Vagina Monologues Opens Conversation About Feminism While Entertaining Students


No Groans Here: Sophomore Clare Scheider portrays a dominatrix expressing the many types of moans that she encounters while on the job. 

Summitt Liu, Maroon-News Staff

Over Valentine’s Day weekend, Colgate students put on the play “The Vagina Monologues.” The show is performed around the world near Valentine’s Day every year to raise awareness of women’s bodies and related issues, such as domestic and sexual abuse. Eve Ensler wrote “The Vagina Monologues” and created “V-Day,” a feminist movement to stop violence against girls and women. The play incorporates about thirty scenes, a combination of short informational monologues, stories and poems. 

Before the play started, students shared personal pieces to bring this national conversation to Colgate, starting with a monologue about the concept of beauty and how women are just seen as marketable façades. Next, senior Julia Won read her spoken word poem about being more than just “your exotic oriental chick.” She listed off numerous stereotypes that surround both Asian females and males in powerful statements conveying Asian people are more than just those stereotypes. A poem titled “Love Is” was recited, followed by a short discussion about STDs and protection. Maya Angelou’s poem “Still I Rise” was recited, then three girls explained why there will always be another rape poem “until no really means no” and “woman means human.” The mood was lightened with a humorous discussion about the various nicknames vaginas are given. 

Monologues followed, including first-year Sydni Bond, who told the story of a wife who was forced to shave to please her husband, a comical dialogue between three girls about what their vagina would wear and what it would say and a story about an elderly woman who did her best to ignore the existence of her vagina after an embarrassing incident when she was a young girl.   

Sophomore Kelsey Soderberg played a woman who did not discover how amazing the vagina was until the vagina-connoisseur Bob liked to look at it and appreciate it. The serious topic about female genital mutilation was discussed followed by girls voicing their interpretation of the annoyance vaginas feel for the way they are treated. Stories were told of women being raped by soldiers as acts of war. The scene “My Short Skirt,” then discussed how women should not be judged or assaulted for the clothes they were. Senior Melisa Erginbilgic and first-year Mimi Ballard stated how “my short skirt is the liberation flag in the women’s army” and no matter what a woman wears, her body belongs to her alone.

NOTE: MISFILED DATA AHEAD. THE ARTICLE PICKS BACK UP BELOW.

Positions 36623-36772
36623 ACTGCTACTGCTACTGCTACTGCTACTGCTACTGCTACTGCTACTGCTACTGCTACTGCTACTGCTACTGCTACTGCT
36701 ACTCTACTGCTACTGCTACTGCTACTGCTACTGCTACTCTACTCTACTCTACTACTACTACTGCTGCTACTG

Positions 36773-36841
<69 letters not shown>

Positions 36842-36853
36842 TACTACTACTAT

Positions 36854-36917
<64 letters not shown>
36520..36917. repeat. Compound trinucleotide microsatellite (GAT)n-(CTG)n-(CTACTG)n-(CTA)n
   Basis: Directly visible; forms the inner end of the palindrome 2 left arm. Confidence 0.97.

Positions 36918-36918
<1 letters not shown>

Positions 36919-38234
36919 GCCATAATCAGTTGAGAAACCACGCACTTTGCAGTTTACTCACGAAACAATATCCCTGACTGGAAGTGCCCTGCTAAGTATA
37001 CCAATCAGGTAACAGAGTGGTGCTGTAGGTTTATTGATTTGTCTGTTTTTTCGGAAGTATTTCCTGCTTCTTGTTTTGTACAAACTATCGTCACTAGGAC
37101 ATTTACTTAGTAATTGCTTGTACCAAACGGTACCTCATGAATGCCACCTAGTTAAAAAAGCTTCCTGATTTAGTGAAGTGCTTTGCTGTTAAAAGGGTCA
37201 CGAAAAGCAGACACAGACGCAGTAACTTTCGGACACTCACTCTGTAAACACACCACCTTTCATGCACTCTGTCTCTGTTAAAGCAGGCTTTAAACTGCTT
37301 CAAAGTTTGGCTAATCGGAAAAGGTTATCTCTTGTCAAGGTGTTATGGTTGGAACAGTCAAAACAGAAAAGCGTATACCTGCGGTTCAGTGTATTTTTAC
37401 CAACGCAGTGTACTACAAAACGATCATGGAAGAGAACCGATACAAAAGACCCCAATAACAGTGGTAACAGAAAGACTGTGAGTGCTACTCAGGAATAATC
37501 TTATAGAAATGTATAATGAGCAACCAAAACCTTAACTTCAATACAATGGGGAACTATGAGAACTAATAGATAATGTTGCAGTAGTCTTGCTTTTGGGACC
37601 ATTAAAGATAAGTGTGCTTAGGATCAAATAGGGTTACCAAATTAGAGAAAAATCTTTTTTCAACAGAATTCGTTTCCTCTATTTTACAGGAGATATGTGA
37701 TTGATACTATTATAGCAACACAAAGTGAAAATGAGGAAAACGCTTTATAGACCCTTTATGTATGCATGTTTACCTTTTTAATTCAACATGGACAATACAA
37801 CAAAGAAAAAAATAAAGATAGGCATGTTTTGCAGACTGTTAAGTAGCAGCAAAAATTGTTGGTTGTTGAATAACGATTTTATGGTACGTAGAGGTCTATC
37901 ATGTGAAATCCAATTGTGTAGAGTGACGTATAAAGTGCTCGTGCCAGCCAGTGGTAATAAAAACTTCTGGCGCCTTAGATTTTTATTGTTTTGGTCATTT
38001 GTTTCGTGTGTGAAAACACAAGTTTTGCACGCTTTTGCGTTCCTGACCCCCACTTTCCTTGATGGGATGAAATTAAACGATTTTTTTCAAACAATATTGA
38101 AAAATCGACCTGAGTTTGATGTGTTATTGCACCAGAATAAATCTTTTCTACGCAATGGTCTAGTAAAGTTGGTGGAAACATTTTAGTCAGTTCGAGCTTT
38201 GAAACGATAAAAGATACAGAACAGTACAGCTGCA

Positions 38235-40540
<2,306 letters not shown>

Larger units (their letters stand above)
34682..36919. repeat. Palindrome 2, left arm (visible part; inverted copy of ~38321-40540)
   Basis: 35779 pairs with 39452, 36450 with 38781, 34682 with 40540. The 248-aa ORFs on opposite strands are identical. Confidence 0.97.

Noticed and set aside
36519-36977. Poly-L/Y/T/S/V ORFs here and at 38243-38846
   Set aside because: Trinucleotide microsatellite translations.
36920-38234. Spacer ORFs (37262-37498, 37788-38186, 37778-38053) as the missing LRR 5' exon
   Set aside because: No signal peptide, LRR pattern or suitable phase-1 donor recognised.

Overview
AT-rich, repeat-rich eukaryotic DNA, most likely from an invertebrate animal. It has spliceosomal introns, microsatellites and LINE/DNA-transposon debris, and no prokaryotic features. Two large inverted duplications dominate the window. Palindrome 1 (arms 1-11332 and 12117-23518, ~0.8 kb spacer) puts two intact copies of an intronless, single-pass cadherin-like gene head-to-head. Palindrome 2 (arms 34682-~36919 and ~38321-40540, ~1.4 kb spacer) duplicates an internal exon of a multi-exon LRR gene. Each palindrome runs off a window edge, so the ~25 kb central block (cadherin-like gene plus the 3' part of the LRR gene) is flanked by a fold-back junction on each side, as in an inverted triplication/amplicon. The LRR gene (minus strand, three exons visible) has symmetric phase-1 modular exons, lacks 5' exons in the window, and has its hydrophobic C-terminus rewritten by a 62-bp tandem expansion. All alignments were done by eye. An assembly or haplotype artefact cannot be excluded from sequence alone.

Another highlight was when a lawyer turned dominatrix, played by sophomore Clare Schneider, demonstrated many types of moans, including “the college student,” which consisted of swear words and the regret of procrastinating on work. Ashleandra Opoku charged the air with her revolutionary speech in “My Revolution Begins in the Body.” The revolution is about overthrowing the patriarchy in a non-violent way so women have control over their own bodies and no one else. The play ended with a call to action and the director and assistant directors, senior Natasha Torres and sophomores Grace Thomas and Grace Western, respectively, talking about how people need a “radical shift in consciousness to enact change.”

“I truly hope the show achieved its goal of educating people about domestic violence,” Soderberg said. “I hope it also educated Colgate students about feminist issues. Feminism, for me, is having an open discussion about the patriarchal, heteronormative and racial institutions that impede so many lives, including our lives here at Colgate.” 

Soderberg’s hope rang true for many, as evident by first-year Paul Jackson’s reaction to the play.

 “I [was] expecting something totally different,” Jackson said. “Instead I got a sense of how women feel about having a vagina and the quirks that accompany it. ‘The Vagina Monologues’ was a very enlightening and exuberant performance that was handled warmly. I feel that the call to action for abuse through the theatrical approach is serving its purpose year after year. A change will come.”